An article of Wolfgang Gross, Devis Tuia, Uwe Soergel and Wolfgang Middelmann: Nonlinear Feature Normalization for Hyperspectral Domain Adaptation and Mitigation of Nonlinear Effects, has been published in IEEE Transactions on Geoscience and Remote Sensing, Volume: 57, Issue: 8, p 5975 - 5990.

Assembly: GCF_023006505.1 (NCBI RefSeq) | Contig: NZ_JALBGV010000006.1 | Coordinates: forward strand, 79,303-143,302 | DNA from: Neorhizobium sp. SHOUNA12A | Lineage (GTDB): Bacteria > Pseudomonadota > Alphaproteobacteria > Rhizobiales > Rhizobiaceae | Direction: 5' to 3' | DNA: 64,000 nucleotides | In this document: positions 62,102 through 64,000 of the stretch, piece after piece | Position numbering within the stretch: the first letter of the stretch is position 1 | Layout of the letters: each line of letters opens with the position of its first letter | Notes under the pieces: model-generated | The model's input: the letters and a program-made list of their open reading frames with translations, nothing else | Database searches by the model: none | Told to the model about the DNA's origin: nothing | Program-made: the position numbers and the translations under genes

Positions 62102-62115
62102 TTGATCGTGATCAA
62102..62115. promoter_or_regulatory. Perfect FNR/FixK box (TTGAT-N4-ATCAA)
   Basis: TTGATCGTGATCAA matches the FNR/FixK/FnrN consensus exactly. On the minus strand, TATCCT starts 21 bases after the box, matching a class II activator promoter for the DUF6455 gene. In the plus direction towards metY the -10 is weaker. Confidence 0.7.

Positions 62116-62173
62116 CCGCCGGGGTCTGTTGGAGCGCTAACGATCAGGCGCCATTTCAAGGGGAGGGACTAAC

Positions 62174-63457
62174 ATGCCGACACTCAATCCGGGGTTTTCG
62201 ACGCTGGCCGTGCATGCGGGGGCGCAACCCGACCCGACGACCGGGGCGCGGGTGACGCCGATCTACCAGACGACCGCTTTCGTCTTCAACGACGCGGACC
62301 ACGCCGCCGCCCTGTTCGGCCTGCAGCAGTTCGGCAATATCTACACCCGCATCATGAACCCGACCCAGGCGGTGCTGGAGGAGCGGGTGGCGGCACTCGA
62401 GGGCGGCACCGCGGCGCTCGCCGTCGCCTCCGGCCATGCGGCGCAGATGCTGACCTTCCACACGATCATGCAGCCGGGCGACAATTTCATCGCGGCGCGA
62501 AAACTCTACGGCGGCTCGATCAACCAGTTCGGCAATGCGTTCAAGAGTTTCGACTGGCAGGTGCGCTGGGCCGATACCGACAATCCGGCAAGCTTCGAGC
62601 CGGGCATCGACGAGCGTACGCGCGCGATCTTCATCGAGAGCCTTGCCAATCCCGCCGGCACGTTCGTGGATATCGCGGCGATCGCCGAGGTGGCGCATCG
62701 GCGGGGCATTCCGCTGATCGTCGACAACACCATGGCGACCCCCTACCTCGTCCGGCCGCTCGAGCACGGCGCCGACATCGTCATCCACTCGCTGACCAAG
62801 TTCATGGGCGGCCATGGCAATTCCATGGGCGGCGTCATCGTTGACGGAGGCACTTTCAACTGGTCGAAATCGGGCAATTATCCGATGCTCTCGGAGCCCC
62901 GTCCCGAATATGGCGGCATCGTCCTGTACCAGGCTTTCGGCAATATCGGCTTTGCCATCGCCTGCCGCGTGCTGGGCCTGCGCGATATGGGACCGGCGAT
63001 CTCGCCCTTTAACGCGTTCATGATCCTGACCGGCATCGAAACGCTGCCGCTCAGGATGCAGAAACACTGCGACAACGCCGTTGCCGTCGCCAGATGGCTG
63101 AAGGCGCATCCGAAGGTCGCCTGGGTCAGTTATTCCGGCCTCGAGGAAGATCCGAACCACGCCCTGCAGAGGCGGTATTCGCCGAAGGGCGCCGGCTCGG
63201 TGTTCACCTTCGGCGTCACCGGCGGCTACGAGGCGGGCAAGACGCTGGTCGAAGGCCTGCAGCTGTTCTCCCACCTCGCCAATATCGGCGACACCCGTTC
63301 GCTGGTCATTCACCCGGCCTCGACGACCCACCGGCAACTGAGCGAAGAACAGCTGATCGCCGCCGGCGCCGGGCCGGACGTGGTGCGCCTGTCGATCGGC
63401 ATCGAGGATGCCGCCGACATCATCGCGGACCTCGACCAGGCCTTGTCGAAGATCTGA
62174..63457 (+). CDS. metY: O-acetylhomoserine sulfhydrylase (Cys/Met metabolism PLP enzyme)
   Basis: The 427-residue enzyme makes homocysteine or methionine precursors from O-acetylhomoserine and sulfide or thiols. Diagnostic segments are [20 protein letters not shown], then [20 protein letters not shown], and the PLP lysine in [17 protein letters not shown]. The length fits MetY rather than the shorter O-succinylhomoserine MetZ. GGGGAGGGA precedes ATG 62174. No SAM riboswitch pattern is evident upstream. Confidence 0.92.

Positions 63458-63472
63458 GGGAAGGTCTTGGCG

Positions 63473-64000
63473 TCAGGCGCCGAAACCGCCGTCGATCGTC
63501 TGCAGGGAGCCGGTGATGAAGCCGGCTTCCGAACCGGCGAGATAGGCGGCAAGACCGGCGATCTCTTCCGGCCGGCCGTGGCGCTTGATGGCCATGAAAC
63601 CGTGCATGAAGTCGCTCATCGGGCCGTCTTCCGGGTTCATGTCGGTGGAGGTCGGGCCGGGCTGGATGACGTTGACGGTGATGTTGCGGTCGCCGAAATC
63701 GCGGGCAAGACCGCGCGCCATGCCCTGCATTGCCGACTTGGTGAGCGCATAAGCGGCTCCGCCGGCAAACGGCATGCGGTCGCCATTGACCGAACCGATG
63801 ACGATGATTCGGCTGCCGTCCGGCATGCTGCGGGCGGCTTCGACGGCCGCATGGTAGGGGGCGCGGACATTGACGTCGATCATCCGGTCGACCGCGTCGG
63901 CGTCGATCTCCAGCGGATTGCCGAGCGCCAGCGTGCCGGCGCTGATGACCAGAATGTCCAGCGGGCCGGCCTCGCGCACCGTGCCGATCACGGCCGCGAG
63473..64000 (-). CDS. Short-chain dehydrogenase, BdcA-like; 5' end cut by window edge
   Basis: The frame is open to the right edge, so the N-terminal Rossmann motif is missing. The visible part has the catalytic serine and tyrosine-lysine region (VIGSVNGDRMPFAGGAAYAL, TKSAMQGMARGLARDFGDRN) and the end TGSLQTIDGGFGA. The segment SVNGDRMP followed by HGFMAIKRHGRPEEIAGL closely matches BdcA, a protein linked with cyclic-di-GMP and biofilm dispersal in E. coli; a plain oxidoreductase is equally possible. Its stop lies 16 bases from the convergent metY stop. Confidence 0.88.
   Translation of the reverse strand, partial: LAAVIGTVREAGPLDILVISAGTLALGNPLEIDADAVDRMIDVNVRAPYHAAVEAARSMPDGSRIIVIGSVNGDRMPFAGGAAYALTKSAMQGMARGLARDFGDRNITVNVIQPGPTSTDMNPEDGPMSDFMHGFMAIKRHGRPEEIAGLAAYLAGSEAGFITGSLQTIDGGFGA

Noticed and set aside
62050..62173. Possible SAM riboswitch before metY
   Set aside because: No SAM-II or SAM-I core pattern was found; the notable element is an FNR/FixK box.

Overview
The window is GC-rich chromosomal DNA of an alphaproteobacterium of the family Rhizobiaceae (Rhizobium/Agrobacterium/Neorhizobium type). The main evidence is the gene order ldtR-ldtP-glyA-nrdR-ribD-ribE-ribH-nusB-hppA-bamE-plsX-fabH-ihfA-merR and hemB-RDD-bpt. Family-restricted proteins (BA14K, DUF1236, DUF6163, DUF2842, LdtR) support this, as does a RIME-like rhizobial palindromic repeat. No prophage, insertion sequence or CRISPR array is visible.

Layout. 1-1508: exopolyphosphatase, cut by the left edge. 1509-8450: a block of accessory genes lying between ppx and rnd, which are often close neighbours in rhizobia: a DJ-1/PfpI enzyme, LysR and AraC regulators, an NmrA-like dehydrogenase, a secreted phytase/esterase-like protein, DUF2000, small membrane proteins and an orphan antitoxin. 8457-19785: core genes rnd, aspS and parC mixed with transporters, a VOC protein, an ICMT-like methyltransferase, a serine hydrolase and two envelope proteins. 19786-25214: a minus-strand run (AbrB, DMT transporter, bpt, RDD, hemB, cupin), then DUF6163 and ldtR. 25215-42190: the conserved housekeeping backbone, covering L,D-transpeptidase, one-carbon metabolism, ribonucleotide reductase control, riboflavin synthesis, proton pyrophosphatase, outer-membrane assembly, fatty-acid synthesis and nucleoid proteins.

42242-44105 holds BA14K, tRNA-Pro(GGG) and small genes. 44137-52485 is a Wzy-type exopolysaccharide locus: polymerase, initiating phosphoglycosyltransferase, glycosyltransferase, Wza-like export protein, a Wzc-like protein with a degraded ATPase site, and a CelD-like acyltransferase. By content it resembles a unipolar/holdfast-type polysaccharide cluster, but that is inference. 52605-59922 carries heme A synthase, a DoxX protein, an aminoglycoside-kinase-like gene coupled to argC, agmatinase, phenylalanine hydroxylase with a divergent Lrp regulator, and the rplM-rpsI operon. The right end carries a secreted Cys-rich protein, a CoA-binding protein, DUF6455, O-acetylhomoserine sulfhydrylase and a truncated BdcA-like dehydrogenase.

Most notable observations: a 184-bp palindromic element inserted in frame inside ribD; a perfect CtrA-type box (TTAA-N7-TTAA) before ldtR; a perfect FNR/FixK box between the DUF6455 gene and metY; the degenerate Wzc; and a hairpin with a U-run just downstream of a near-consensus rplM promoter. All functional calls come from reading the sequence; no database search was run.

Domain adaptation in remote sensing aims at the automatic knowledge transfer between a set of multitemporal and multisource images. This process is often impaired by nonlinear effects in the data, e.g., varying illumination conditions, different viewing angles, and geometry-dependent reflection. In this paper, we introduce the Nonlinear Feature Normalization (NFN), a fast and robust way to align the spectral characteristics of multiple hyperspectral data sets. NFN employs labeled training spectra for the different classes in an image to describe the corresponding underlying low-dimensional manifold structure. A linear basis for data representation is defined by arbitrary class reference vectors, and the image is aligned to the new basis in the same space. This results in samples of the same class being pulled closer together and samples of different classes pushed apart. NFN transforms the data in its original domain, preserving physical interpretability. We use the continuous invertibility of NFN to derive the NFN Alignment (NFNalign) transformation, which can be used for domain adaptation, by transforming one data set to the domain of a chosen reference. The evaluation is performed on multiple hyperspectral data sets as well as our new benchmark for multitemporal hyperspectral data. In a first step, we show that the NFN transformation successfully mitigates nonlinear effects by comparing classification of the linear Spectral Angle Mapper on original and transformed data. Finally, we demonstrate successful domain adaptation with NFNalign by applying it to the task of hyperspectral data preprocessing. The evaluation shows that our approach for alignment of multitemporal data produces high-spectral similarity and successfully allows knowledge transfer, e.g., of classifier models and training data.